On August 2, they broadened the warning by advising players to double check if they believe an uncashed winning lottery ticket in any game might have been invalidated as paid. Retailers manually validate tickets when the scanner cannot read them, Davis said.
Sen. Cathy Osten, D-Sprague, whose district is home to both of the state’s tribal casinos and closely monitors gambling issues, said Davis assured her the problem was limited.
“Relative to the tickets that were not read correctly, out of 18 million, there were 18 that were not read correctly, is my understanding,” Osten said.
That ticket snafu came two months after the lottery’s split with its sports-betting vendor.
Rush Street Interactive, the Illinois company chosen to operate the lottery’s online sport book, PlaySugarHouse.com, and the Connecticut Lottery jointly announced an end to their partnership on March 27, offering little reason for the split.
In an earnings call in May, the Hartford Business Journal reported, the company said it was not seeing “appropriate return on investment.”
The company, known as RSI, continues to run the sports book online and at nine retail locations. A 10th is scheduled to open next month at the XL Center in downtown Hartford, with a bar and views into the arena on game days.
The legislature authorized 15 locations. In April, the lottery reported that revenues were 29% below what had been anticipated had all 15 been open.
Davis said a successor had been tentatively chosen in June.
“We’re currently in negotiations with that vendor,” Davis said. “Unfortunately, I can’t really comment much more beyond that because of the procurement process. But we are moving along with finding a new vendor. And RSI has agreed to stay on through that transition.”
Penn National, which was among the bidders in 2021, has since established a Connecticut connection: a sports betting partnership with ESPN, the network based in Bristol. Davis would not comment on who is seeking to replace RSI. MGM Resorts, which competes with Connecticut casinos, also was a bidder in 2021.
Connecticut legalized sports betting in 2021 after negotiating new gambling compacts with the state’s two federally recognized tribes, Mashantucket Pequots and Mohegans, which operate Foxwoods Resort and Mohegan Sun. The tribes and lottery were the only entities allowed to operate sports books.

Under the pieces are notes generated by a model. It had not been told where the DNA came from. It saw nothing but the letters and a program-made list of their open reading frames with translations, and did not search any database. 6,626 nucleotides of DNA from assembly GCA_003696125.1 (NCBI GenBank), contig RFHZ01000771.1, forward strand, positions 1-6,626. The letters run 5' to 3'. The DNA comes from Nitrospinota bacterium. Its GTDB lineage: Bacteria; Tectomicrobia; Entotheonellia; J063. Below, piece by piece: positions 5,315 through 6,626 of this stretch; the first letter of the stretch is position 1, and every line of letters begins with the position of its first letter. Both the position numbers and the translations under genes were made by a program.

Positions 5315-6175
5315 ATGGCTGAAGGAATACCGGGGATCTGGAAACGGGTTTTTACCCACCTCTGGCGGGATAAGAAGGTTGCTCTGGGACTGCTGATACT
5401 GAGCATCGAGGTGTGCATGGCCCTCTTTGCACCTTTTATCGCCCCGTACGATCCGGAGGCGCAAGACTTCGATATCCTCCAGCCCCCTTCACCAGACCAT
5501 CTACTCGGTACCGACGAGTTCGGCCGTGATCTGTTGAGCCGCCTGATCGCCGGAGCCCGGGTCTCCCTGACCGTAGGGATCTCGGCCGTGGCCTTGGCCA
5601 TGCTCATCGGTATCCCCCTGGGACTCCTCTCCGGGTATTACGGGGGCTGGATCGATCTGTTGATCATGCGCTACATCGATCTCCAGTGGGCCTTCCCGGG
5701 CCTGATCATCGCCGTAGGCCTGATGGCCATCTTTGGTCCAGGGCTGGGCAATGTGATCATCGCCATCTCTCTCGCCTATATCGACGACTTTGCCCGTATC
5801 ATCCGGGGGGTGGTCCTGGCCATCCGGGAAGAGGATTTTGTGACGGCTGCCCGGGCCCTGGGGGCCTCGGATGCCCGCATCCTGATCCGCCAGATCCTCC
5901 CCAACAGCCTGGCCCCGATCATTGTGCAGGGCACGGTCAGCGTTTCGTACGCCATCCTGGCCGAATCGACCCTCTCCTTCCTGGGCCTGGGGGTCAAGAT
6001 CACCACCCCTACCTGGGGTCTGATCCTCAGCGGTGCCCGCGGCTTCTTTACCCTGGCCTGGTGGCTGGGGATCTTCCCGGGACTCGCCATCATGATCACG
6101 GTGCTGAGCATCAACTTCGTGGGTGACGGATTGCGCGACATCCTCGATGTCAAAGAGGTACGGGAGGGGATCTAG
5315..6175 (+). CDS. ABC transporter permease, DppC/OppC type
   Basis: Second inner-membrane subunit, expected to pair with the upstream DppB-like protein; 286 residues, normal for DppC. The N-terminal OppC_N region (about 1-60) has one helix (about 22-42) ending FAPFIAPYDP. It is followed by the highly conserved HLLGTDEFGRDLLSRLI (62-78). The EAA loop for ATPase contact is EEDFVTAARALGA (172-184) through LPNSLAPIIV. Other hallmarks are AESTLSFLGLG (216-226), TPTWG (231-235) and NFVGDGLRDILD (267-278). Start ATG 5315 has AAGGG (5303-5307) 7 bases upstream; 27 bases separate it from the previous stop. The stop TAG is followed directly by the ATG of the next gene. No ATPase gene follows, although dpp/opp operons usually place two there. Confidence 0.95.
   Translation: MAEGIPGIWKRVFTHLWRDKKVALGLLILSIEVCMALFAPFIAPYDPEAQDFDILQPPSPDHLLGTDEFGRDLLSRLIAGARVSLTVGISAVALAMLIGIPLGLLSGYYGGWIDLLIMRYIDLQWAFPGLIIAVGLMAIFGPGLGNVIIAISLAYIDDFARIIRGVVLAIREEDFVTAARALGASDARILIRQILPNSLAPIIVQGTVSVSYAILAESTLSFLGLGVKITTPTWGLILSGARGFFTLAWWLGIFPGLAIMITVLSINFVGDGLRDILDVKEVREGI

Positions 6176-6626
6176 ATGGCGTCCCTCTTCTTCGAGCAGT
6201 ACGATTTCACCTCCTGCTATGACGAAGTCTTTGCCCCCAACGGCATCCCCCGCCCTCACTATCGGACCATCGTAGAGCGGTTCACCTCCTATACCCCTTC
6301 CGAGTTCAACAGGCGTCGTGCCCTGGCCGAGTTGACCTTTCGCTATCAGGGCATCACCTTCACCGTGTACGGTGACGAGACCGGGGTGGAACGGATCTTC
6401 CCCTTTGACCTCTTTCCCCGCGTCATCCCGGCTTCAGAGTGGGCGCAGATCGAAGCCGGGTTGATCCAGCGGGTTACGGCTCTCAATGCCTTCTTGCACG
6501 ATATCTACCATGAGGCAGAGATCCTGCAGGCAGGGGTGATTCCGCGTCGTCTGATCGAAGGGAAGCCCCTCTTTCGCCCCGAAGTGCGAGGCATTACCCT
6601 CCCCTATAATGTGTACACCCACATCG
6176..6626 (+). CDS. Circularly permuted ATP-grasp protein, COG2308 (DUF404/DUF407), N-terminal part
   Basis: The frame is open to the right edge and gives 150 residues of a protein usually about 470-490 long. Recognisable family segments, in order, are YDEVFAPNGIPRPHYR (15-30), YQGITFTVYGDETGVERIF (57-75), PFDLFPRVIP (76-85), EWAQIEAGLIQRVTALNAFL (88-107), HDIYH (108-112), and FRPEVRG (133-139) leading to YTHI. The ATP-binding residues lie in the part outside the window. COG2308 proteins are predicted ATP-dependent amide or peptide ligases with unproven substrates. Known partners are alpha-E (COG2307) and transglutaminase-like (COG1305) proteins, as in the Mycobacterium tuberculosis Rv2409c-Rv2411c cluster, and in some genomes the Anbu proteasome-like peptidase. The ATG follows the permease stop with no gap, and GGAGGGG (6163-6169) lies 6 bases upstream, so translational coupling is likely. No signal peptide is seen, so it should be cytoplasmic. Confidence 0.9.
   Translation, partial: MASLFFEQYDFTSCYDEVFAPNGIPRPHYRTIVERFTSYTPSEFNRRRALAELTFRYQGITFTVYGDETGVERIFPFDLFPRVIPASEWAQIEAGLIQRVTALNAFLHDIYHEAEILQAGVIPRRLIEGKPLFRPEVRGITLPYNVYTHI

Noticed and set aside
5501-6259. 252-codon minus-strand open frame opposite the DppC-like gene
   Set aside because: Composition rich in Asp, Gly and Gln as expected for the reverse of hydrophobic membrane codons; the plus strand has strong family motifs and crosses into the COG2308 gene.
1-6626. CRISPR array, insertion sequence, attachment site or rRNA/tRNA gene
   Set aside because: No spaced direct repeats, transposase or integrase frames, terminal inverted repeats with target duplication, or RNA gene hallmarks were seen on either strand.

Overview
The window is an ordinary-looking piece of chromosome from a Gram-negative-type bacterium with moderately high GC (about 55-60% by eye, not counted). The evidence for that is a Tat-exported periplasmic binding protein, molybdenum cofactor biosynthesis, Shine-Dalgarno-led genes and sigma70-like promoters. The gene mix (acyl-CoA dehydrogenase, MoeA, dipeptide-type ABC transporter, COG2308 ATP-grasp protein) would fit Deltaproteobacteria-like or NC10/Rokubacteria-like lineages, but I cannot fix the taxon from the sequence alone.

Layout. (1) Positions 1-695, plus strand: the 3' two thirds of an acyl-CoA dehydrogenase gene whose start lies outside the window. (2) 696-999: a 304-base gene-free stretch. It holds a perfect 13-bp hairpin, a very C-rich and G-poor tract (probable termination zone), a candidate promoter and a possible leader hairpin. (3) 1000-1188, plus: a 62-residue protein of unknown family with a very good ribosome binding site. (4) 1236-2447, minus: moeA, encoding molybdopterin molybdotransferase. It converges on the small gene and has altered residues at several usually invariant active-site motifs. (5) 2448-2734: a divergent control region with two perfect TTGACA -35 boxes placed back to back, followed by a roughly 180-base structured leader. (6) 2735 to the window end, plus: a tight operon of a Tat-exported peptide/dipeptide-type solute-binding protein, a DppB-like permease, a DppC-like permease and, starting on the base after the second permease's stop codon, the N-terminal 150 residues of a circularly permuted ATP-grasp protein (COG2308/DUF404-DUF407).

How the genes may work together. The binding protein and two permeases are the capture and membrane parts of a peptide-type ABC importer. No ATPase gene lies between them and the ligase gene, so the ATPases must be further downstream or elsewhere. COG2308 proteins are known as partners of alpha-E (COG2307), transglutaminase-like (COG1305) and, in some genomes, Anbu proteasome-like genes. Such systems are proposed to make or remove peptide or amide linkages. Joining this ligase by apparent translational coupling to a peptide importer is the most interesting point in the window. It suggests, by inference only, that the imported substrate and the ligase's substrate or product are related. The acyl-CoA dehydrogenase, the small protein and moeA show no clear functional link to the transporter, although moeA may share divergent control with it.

The lottery is by far the biggest gambling money maker for Connecticut, providing the state’s general fund with more than $410 million a year in each of the past three years.
By comparison, the tribes now produce less than $250 million a year, primarily under a longstanding slots-revenue sharing deal that outpaced lottery revenues before competing casinos opened in New York, Rhode Island and Massachusetts.
But the lottery has badly trailed the tribes in grabbing market share of sports betting, which produces relatively little for the state. On a monthly basis, the traditional lottery games produce about $34 million for the state, while the state’s monthly take from sports bookmaking is less than $1 million.
In June, the state’s cut of sports betting: $501,970 from Mohegan, $329,091 from Foxwoods and $84,631 from the lottery.
The tribes’ sport books are run by two top sports gambling companies: DraftKings for Foxwoods and FanDuel for Mohegan. Osten said the tribal casinos had lined up DraftKings and FanDuel even before the legalization law was passed.
“They knew what they were doing,” Osten said of her constituents, the two tribes. “They knew what they needed. And they got it done.”
Under the terms of the deal negotiated by the tribes, no casino-based sports book could do business under their brand name in Connecticut, a condition intended to keep the MGM brand out of the state, had they been selected.
MGM Resorts operates casinos in Springfield, Mass., and Yonkers, N.Y.